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Soft‐tissue gangrene secondary to mixed cryoglobulinemia

Copyright © 2008 Society of Hospital Medicine

A 61‐year‐old Hispanic male with chronic hepatitis C presented with a 4‐week history of a nonpruritic skin rash involving his lower extremities, hands, arms, and right ear. He also reported purple discoloration of his right foot, along with pain in the extremity that worsened with ambulation. Physical examination revealed diffuse purpura of both arms and legs (Figure 1). The right foot was cold to the touch and purple to black in color (Figure 2). There were multiple skin ulcers of various sizes covering the anterior aspect of his legs bilaterally. Pedal pulses were 2/4. Laboratory evaluation revealed positive cryoglobulins with low C4 and CH50 concentrations of 3 mg/dL (10‐40) and 2 units/mL (60‐144), respectively. Other immunological studies were negative. Lower extremity arterial Doppler studies were normal.

Figure 1

Left‐foot purpura.

Figure 2

Right‐foot gangrene.

His clinical and laboratory findings were attributed to mixed cryoglobulinemia, and treatment, consisting of daily intravenous methylprednisolone, a single dose of intravenous cyclophosphamide, and plasmapheresis, was initiated. Despite these interventions, 5 days later, he developed severe burning pain in the right extremity with worsening discoloration and a line of demarcation at the level of his proximal midfoot. Eventually, right below the knee, amputation was performed, and histopathological examination showed soft‐tissue gangrene with avascular necrosis of the bone (Figure 3). The patient subsequently had an uneventful course. Plasmapheresis and oral prednisone were continued.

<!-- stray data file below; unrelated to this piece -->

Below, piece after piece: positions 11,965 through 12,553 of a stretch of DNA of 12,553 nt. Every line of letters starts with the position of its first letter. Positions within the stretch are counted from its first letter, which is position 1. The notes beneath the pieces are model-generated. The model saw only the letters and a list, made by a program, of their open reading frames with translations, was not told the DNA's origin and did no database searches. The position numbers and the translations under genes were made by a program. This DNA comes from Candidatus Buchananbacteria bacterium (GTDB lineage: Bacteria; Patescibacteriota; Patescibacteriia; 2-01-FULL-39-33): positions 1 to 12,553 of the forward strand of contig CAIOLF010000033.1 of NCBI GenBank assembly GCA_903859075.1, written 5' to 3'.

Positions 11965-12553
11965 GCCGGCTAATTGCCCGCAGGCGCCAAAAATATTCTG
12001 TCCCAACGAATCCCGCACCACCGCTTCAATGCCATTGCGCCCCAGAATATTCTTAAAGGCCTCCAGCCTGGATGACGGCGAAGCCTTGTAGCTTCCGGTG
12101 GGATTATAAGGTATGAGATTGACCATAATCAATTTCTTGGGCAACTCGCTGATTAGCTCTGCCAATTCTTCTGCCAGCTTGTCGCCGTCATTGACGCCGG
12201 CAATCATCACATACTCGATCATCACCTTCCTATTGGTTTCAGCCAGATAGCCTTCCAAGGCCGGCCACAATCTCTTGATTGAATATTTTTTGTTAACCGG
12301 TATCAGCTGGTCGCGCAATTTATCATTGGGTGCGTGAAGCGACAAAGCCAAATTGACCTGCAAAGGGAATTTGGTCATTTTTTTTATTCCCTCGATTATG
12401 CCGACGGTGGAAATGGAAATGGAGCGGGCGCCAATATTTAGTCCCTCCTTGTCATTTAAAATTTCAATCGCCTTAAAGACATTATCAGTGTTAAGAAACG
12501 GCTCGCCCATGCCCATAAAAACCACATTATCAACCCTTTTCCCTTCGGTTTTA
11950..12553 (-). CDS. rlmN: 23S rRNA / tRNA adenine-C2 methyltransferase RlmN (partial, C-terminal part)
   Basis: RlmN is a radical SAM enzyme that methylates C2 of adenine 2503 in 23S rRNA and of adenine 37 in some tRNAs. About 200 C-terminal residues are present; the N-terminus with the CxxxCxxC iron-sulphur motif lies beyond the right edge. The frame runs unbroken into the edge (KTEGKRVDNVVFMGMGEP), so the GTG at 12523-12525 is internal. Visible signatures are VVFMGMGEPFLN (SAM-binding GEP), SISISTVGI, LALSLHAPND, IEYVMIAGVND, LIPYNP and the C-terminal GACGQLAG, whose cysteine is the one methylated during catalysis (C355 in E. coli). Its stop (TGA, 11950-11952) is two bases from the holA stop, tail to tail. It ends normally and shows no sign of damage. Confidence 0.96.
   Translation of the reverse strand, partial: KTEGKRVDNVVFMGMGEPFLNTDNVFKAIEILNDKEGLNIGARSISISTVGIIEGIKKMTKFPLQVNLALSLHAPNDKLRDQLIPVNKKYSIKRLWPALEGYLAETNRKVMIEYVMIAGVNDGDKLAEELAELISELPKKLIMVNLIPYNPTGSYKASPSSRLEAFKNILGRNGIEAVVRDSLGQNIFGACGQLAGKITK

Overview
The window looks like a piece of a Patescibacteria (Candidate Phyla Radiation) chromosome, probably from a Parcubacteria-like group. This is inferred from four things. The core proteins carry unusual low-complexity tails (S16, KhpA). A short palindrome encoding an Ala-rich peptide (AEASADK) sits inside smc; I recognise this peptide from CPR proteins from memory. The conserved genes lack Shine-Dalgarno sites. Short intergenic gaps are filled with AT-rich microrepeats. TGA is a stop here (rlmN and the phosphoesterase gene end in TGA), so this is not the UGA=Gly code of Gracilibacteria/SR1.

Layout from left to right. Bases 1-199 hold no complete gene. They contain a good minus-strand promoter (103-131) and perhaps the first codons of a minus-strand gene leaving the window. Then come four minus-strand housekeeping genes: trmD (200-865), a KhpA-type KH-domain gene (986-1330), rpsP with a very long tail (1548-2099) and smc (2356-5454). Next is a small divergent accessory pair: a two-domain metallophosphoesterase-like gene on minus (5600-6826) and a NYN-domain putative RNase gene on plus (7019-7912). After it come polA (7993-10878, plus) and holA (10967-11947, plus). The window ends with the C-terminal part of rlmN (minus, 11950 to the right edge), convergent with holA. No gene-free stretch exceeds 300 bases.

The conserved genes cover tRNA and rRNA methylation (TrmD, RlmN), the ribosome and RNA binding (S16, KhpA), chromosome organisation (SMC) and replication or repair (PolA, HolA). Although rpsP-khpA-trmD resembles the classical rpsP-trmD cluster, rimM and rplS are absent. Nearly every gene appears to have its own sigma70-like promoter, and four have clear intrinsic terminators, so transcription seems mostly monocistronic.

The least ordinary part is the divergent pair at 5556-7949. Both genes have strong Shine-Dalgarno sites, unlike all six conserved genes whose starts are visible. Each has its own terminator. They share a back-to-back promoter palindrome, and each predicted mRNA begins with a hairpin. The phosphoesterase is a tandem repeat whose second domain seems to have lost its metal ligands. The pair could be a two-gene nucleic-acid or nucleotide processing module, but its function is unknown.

Figure 3

Avascular necrosis of the bone.

Cryoglobulinemia is a small‐ to medium‐vessel vasculitis due to cryoglobulin‐containing immune complexes. There are 3 types, with the classification based on an immunological analysis of the cryoglobulin composition. Hepatitis C virus infection is closely associated with type II mixed cryoglobulinemia. Cutaneous manifestations are the most common, consisting of palpable purpura, urticaria, postinflammatory hyperpigmentation, acrocyanosis, and skin ulcers. A serum cryoglobulin elevation is diagnostic and is usually accompanied by hypocomplementemia.

Treatment of the underlying disease is essential. However, aggressive therapy with plasmapheresis and immunosuppressive medications is warranted in severe cases involving limb‐ or organ‐threatening vasculitis.

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